NAM’s Relevance Project is honored to spotlight executive directors leading newspaper trade associations throughout the United States and Canada.
The Q&A series starts with Steve Nixon, the executive director of the Saskatchewan Weekly Newspapers Association as well as the president of Newspaper Association Managers since 2020. Normally, the NAM term for its top officer is one year, but Steve agreed to stay on for 2021 because of the pandemic.
We caught up with President Nixon from his home office in Saskatoon, where he answered our questions with his customary precision and welcomed splashes of humor.
Thank you, Steve, for leading off.
Can you introduce us to your association?
The Saskatchewan Weekly Newspapers Association was established in 1914. Our job is to offer a convenient and cost effective way to buy advertising, place classifieds or issue a press release to our member newspapers all across Saskatchewan and the North West Territories.
Our 56 member newspapers not only reflect life in the communities they serve, they are a central part of Saskatchewan’s and the North West Territories’ unique lifestyle. Every week our member papers connect with more than 500,000 readers across Saskatchewan.
Our mission is simple. SWNA can take you to every community in the province, conveniently and cost effectively.
Now you: What’s been your career path?
My early background was in agriculture in New Zealand. In 1984, I went to Australia and was introduced to my first computer, an Amstrad 664. By 1989, I was doing prepress for clients trying to get files from a PC to a commercial printer, without going through an expensive Mac-based ad house. I created a niche business on getting PC files to film.
In order to control deadlines for my customers, I purchased a commercial print shop, then took on partners and absorbed another print business, ending up with five presses.
In 1997, I noticed a shift in the market as colour personal printers and photocopiers started to gain popularity and threatened our small-press operations. In 1998, I sold my share of the company and moved to Canada.
I joined the SWNA in 2003.
How would you describe your position and role to someone outside the newspaper industry?
I am the CEO of a trade association that performs advertising solutions and government advocacy work on behalf of our newspaper members.
What do you like best about your job?
We have a very strong reach into the Saskatchewan marketplace, especially rural, which places us in an incredibly strong position with our elected officials. Helping them use our medium better is very satisfying.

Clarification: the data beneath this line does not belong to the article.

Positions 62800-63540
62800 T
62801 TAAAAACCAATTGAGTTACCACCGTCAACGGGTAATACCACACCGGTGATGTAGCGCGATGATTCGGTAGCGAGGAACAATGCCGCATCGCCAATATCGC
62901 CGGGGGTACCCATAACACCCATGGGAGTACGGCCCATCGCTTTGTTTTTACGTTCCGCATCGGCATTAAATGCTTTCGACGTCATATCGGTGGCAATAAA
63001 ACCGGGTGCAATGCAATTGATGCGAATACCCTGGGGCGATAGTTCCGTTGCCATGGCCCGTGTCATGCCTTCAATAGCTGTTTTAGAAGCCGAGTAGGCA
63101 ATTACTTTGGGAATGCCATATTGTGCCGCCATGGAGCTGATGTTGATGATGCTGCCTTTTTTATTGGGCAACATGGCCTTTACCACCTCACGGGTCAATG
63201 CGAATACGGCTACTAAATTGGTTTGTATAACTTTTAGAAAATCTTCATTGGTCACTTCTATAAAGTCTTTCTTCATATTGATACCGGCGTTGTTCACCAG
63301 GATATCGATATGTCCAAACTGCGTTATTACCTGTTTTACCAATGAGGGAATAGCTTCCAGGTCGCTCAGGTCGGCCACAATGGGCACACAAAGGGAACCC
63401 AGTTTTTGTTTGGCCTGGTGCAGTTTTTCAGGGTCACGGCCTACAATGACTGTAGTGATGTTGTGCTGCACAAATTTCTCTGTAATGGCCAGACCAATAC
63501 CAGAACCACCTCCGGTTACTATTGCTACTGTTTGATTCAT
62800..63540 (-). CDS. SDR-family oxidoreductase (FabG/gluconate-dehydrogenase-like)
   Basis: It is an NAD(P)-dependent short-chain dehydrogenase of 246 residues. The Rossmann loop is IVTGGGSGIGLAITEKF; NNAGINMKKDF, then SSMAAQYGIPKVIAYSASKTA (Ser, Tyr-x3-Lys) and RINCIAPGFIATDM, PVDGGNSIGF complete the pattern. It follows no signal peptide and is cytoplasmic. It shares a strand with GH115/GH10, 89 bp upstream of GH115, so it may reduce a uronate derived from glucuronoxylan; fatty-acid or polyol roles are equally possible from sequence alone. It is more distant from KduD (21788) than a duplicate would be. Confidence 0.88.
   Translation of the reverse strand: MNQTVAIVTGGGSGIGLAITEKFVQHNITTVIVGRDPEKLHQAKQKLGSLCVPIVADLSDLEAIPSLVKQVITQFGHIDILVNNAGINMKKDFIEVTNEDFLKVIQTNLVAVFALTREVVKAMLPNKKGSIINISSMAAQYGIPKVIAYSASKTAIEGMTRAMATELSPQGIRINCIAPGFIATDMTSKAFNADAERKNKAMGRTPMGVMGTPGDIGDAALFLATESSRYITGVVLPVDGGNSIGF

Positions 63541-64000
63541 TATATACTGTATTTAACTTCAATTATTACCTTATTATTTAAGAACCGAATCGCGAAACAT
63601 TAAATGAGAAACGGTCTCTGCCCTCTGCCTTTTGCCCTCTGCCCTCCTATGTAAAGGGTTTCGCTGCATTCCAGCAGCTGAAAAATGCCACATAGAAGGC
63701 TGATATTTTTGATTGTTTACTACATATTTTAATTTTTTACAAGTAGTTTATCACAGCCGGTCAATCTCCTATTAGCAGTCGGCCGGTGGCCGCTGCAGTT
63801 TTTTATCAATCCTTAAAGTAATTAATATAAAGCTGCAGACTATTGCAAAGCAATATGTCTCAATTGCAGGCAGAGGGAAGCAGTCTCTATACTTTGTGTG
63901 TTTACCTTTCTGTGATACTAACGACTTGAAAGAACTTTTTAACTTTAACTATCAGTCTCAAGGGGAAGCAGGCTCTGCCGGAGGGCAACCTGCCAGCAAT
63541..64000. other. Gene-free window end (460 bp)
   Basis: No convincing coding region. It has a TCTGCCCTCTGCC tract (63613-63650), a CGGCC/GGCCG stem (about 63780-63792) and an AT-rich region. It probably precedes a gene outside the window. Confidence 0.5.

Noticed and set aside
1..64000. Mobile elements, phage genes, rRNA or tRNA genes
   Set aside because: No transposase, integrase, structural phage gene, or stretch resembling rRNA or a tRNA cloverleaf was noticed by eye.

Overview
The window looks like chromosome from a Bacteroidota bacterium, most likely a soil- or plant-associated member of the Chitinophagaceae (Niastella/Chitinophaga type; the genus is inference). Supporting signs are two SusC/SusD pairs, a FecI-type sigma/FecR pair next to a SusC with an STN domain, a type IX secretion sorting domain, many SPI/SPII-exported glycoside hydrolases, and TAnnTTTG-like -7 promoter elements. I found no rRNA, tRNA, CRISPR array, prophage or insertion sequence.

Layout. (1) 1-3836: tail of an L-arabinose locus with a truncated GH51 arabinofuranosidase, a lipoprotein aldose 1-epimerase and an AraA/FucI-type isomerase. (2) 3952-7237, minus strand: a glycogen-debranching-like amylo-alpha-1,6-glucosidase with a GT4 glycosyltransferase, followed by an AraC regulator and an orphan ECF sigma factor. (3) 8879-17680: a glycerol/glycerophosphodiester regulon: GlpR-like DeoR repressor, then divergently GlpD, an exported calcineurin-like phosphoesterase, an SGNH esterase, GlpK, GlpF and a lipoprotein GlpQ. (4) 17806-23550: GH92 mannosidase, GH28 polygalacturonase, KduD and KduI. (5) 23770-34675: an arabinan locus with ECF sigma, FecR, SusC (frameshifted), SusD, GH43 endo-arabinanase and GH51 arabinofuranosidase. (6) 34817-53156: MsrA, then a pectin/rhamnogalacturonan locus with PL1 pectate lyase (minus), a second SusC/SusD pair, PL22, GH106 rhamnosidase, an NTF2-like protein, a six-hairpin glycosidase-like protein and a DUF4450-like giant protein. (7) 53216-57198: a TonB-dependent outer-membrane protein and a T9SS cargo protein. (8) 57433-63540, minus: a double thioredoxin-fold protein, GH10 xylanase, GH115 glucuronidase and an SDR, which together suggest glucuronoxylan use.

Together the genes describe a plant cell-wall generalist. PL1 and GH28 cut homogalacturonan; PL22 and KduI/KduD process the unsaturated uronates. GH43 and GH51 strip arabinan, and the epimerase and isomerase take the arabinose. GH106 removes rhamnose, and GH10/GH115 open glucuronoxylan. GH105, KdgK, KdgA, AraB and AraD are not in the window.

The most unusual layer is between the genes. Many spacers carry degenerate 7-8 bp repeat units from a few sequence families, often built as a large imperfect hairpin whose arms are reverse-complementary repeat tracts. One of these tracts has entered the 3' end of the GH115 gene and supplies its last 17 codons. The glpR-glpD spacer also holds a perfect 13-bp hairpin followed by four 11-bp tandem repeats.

I hate having to announce newspaper closures.
Saskatchewan used to have 160 newspaper titles. With many small rural communities struggling to survive, many newspaper markets no longer exist.
With the move by advertisers to online, many small rural markets are being left out of the advertising mix.
What is your proudest career moment?
Successfully convincing the provincial government to reverse a proposed tax on recycling used newsprint.
What are some of the 2021 priorities for you and your association?
Our strategy has not changed since the beginning of the COVID-19 pandemic. We make sure community newspapers are recognized as one of the essential ways to communicate to the citizens of Saskatchewan.
What adjustments have you made during COVID-19?
I have staff who work permanently from home and others who limit their time in the office.
What keeps you up at night when wrestling with challenges?
Nothing, I sleep like a baby.
Actually, coming up with new ways to engage with members keeps me up. I stress about initiatives that are created to display the strength of our medium only to have members who just don’t engage. Frustrating.
If you had unlimited resources to advance our industry, where would you invest your time and money?
Training and accreditation for members and their staffs. Also, a centralized system that all members could use to control all aspects of their businesses.
What is something most people don’t know about you?
There are two secrets to success … the first is never reveal everything. The second is …
What do you like to do outside of work?
I like to golf.
Finally, how would your advice differ when offered to someone trying to break into the business compared with an industry veteran with 10 to 15 years until retirement?
I would say that news was, is, and always will be important. Don’t get hung up on the delivery mechanism as that is changing.
Local news is vital to the health of any community. Work on that strength.
As a postscript, we found this special message on Steve’s association website elaborating how newspapers are confronting the pandemic:
Throughout history, newspapers have been relied upon to provide in-depth, trusted and important information in times of crisis. The current COVID-19 pandemic is no different. In fact, the need for vital information to be communicated uniformly and without prejudice is perhaps greater now that it has ever been.
Community newspapers from coast to coast are on the front lines, keeping citizens of their communities updated on the latest developments directly affecting the lives of individuals living outside of the large media hubs. In thousands of communities across Canada, people young and old are relying on community newspapers to keep them informed.
The services offered by the Saskatchewan Weekly Newspapers Association and its sales arm, AdCanada Media, have never been more important than they are now. Specializing in connecting those with a message to community newspapers across Saskatchewan. If you or your organization requires assistance in pulling together a strategy for getting information into the hands of rural Saskatchewan, please do not hesitate to contact us.